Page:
Celebrity chefs: check. Cooking demonstrations: check. Mountains of lovely food and drink to sample: check. What’s not to love about the BBC Good Food Shows?
I’d been looking forward to this show for weeks, and when that Sunday morning finally came around, I was like a child on Christmas morning! We set off early, and headed for the M42.
Verity wasn’t convinced about the day’s family outing: “but I don’t want to go and see food!”. But a chocolate ice cream for breakfast soon brought her round to the idea, and we went in.
It was huge! I’m no stranger to the NEC, but there’s small halls and there’s super massive humongous ones, and we were in the latter.
First up, Glynn Purnell and Marcus Bean in the ao.com Summer Kitchen. This stage was open to anyone on a first-come, first-seated basis, so luckily we ended up with front row seats.
Glynn Purnell was hilarious (including throwing a slice of carrot at the wall to see if it would stick) and did such a good job considering he was dealing with an audience who were still half asleep on a Sunday morning. His dish looked beautiful, and I presumed the recipe would be in the guide with the others: it isn’t. I think it was hake, cooked in coconut milk and spices, served with caramelised carrots with passion fruit and a carrot slaw.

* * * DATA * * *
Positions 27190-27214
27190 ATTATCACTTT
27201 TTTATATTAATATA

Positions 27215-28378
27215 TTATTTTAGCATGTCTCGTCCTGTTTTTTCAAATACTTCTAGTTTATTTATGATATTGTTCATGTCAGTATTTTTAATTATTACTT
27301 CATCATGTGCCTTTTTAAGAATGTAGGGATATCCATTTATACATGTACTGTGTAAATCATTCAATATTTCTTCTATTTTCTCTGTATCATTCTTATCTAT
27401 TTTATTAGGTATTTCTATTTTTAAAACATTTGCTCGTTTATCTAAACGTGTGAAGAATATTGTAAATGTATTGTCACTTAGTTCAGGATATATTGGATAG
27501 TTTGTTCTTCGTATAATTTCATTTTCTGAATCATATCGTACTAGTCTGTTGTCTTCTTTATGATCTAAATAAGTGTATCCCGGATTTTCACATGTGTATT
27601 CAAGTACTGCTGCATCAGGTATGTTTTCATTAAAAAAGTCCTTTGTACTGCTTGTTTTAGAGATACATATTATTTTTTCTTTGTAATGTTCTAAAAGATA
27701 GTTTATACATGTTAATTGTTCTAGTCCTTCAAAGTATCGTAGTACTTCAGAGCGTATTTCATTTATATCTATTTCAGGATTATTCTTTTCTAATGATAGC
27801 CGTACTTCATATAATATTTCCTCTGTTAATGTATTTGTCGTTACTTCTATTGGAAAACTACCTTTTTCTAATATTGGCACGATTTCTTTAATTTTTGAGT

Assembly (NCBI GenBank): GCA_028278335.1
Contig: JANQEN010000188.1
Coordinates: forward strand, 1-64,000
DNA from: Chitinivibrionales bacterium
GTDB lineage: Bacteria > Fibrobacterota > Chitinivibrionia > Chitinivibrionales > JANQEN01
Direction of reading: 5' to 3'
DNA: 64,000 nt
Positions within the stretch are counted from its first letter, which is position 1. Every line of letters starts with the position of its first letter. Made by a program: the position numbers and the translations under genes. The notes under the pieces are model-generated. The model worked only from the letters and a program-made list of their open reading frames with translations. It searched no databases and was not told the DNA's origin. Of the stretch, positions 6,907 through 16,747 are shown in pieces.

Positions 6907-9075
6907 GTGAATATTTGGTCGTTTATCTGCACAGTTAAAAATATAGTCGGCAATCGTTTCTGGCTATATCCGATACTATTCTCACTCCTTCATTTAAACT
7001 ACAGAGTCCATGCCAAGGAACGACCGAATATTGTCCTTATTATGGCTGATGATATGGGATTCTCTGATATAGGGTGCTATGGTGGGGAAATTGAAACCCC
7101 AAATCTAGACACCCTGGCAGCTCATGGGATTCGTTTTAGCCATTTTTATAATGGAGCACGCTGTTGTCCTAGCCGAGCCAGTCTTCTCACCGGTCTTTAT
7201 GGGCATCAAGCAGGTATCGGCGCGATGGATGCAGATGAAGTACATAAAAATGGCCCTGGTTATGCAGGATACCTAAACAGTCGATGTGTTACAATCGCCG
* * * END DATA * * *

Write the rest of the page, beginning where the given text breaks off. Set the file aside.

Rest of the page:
Time for some shopping. The exhibitors had been split up into different areas: the Great Taste Market, Bakes & Cakes Village, Eat Well Pavilion, Ludlow Producer Market, Producer’s Village, Good Food Champions and the French Market. I only knew this from reading the show guide. In reality it was SO busy you really couldn’t tell what was what. The only area that I found to be recognisable was the Great Taste Market.
There was an awful lot of repetition throughout the show. If you were after chutneys, fudge or rapeseed oil then you were spoilt for choice, but I thought it was a shame to put so many producers in such competition with each other, and I’m afraid to say, it got a little boring.
It was SO busy! Crazy busy. Not helped by every other person pulling along a box trolley thing. Do you remember that World Cup when everyone had those stupid horn things, er… what were they called? Vuvuzelas! and by the next major tournament they’d been banned. Well that’s what should happen to these trolleys. My poor ankles.
The Gardener’s World Live show was combined with the Good Food Show, and you were free to move between the two. Now I’m no gardener, but this clever way of combining the two shows, meant that I ended up shopping in both!
It was so much calmer, and much more enjoyable to walk around. Indoors, the show included giant water features and brilliant interactive stands by RSPB and the British Beekeepers Association. Outside was one giant garden centre, including the RHS Floral Marquee, which I must say, was the most beautiful smelling tent I’ve ever been in! Not in any way food related, I know, but I had to include a few photos of some of the amazing flowers they had on display.